MR Monitoring of PTC124 Treatment in DMD

Summary

Principal Investigator: KRISTA H VANDENBORNE
Abstract: DESCRIPTION (provided by applicant): MR monitoring of PTC124 treatment in DMD. This application addresses broad challenge area (03) Biomarkers Discovery and Validation and Specific Challenge Topic;03-AR 104: Imaging Biomarkers. DMD is one of the most devastating genetically linked neuromuscular diseases and is characterized by the absence of dystrophin, resulting in progressive muscle weakness, loss of walking ability and premature death. Despite the poor prognosis for patients with muscular dystrophy, therapeutic interventions have been lacking, and outcome measures for clinical trials have been limited to measures of muscle function and quality of life, serum biomarkers of muscle breakdown and invasive muscle biopsies. Additional noninvasive biomarkers that are sensitive to changes in muscle structure and composition are needed to facilitate the rapid translation of promising new interventions from preclinical studies to clinical trials. Therefore, the objective of this study is to validate the potential of magnetic resonance imaging (MRI) and spectroscopy (MRS) to monitor disease progression and the response to therapeutic interventions in children with DMD. The proposed study capitalizes on the recently initiated PTC124 phase 2a extension study, which involves the long-term administration (96 weeks) of PTC124, a novel stop codon suppression drug. Up to 15% of boys with DMD fail to make dystrophin because of a point mutation that creates a premature stop codon in the dystrophin mRNA. Stop codon suppression drugs, such as PTC124, allow the stop codon to be ignored and the entire dystrophin to be translated. Phase 1 and 2a testing have shown that orally bioavailable PTC124 is well tolerated, induces partial restoration of full-length dystrophin production and reduces muscle fragility in both mdx mice and boys with nonsense-mutation-mediated DMD. In the proposed study we will enroll 20 ambulatory boys participating in the phase 2a extension study to determine the ability of MRI/MRS to monitor the short and long term effect of PTC124 treatment on skeletal muscle. Magnetic resonance measurements of muscle damage/inflammation, muscle contractile tissue and intramuscular lipid accumulation will be performed in the lower extremity muscles prior to, and at multiple time points following initiation of PTC124 treatment. A subgroup of boys (n=20) not currently treated with PTC124 will be tested at the same time points and serve as controls. Ultimately, imaging data will be correlated with functional and histological outcome measures of disease progression/regression. This study provides an unprecedented opportunity to validate the potential of MRI/MRS to monitor the efficacy of therapeutic interventions targeting the restoration of dystrophin production in boys with DMD. We anticipate that the MR techniques developed and validated in this proposal will be suitable for clinical trials in a wide range of muscular dystrophies. The University of Florida and the University of Pennsylvania contribute substantially to the local and regional economy. In 2008, UF created 2,525 jobs and recent studies have shown that UF contributes nearly $6 billion annually to Florida's economy. The university employs about 34,000 people directly on its main campus and via UF organizations, such as the Institute of Food and Agricultural Sciences, is responsible for the creation of 74,894 jobs statewide. Penn Medicine created about 37,000 jobs and $5.4 billion in regional economic activity in 2008, with the area's highly trained workforce producing more than 24,600 applications for just 840 open Penn staff research positions. The current proposal will create or retain at least 14 jobs across two different states and all the infrastructure is in place to immediately initiate the project. Public Health Relevance: The goal of this project is to develop a way to observe whether or not new therapies are effective in correcting the disease process in muscles of boys with Duchenne muscular dystrophy (DMD) without the need to take muscle biopsies. To date, the only relatively noninvasive method of monitoring the disease process is unreliable and measures blood levels of creatine kinase. We have evidence in mouse models of both DMD and limb girdle muscular dystrophy, that magnetic resonance imaging can be used to track disease progression and monitor the efficacy of therapeutic interventions. We will extend our past mouse studies to boys who are participating in the Phase 2a clinical trial of PTC124, a promising new drug for DMD boys with premature stop codons. The availability of a reliable, nondestructive monitoring method that can be routinely and repeatedly implemented in patients will greatly benefit clinical trials in muscle diseases.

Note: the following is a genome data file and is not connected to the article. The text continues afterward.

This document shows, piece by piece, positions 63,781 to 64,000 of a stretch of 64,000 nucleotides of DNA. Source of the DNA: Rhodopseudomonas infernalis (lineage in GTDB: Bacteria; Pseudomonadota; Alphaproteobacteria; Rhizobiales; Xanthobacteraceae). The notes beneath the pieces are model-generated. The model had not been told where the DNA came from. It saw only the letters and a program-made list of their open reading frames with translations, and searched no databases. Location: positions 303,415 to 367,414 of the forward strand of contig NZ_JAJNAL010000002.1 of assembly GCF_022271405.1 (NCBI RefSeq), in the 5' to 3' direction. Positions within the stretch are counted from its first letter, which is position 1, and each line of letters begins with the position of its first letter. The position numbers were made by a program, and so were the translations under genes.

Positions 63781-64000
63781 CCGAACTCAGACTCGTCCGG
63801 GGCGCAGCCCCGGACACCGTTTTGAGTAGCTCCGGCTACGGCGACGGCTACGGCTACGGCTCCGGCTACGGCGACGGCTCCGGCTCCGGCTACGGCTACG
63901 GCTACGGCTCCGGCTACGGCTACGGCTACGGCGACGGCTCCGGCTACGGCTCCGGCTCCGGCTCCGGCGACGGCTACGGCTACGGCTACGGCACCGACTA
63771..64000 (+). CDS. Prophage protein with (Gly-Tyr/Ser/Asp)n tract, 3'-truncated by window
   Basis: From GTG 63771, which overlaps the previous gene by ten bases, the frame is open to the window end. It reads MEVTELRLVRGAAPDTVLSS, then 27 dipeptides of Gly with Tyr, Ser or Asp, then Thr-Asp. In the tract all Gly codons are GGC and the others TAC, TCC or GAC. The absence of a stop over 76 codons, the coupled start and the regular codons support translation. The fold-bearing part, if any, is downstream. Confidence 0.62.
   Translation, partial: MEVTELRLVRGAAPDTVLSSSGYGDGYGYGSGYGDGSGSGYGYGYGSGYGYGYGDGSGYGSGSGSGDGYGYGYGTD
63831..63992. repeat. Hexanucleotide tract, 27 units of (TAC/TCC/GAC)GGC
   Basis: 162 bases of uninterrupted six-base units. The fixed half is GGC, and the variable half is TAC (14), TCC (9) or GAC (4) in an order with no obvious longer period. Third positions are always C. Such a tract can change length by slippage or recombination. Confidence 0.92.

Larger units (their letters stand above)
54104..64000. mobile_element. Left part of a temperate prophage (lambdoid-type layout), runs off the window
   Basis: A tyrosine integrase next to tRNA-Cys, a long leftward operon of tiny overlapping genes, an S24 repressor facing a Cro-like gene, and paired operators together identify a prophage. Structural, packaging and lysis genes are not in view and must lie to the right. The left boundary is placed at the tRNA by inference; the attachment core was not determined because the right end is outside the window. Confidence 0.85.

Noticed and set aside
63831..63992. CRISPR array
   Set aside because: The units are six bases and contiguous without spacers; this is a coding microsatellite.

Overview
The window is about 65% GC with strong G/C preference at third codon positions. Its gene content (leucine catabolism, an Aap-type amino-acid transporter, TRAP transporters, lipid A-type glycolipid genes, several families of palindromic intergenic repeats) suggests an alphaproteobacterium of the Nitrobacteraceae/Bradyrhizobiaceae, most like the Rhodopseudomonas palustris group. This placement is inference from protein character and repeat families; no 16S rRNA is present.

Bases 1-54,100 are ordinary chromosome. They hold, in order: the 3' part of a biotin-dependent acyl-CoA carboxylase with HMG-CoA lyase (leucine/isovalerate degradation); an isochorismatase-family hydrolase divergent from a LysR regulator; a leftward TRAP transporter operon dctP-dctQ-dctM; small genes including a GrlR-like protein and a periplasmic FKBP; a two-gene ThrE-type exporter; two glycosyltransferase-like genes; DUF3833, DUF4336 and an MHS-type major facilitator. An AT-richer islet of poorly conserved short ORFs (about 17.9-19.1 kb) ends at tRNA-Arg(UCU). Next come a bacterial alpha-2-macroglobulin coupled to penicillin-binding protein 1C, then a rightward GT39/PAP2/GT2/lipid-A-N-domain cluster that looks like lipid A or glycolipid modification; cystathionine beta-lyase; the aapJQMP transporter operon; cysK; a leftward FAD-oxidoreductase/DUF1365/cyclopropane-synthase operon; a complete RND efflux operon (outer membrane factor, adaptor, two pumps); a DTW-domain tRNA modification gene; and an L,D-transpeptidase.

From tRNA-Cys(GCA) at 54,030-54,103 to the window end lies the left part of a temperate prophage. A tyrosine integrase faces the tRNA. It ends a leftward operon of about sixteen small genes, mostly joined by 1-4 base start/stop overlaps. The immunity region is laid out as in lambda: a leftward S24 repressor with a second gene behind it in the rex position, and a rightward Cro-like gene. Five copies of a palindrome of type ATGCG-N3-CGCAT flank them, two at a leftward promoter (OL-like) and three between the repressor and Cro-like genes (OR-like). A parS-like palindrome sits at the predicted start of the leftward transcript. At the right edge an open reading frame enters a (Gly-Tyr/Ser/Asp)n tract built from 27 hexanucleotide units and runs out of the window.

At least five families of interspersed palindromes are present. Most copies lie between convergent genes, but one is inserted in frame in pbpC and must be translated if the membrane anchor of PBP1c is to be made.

Funding Period: ----------------2009 - ---------------2011-
more information: NIH RePORT

Top Publications

  1. pmc MRI/MRS evaluation of a female carrier of Duchenne muscular dystrophy
    Sean C Forbes
    Department of Physical Therapy, University of Florida, Gainesville, FL 32610, United States
    Neuromuscul Disord 22:S111-21. 2012
  2. pmc Assessment of intramuscular lipid and metabolites of the lower leg using magnetic resonance spectroscopy in boys with Duchenne muscular dystrophy
    Donovan J Lott
    Department of Physical Therapy, University of Florida, Gainesville, FL, USA Electronic address
    Neuromuscul Disord 24:574-82. 2014

Detail Information

Publications2

  1. pmc MRI/MRS evaluation of a female carrier of Duchenne muscular dystrophy
    Sean C Forbes
    Department of Physical Therapy, University of Florida, Gainesville, FL 32610, United States
    Neuromuscul Disord 22:S111-21. 2012
    ..Furthermore, this study shows the feasibility of combining various quantitative MRI and MRS approaches to monitor skeletal muscle involvement...
  2. pmc Assessment of intramuscular lipid and metabolites of the lower leg using magnetic resonance spectroscopy in boys with Duchenne muscular dystrophy
    Donovan J Lott
    Department of Physical Therapy, University of Florida, Gainesville, FL, USA Electronic address
    Neuromuscul Disord 24:574-82. 2014
    ....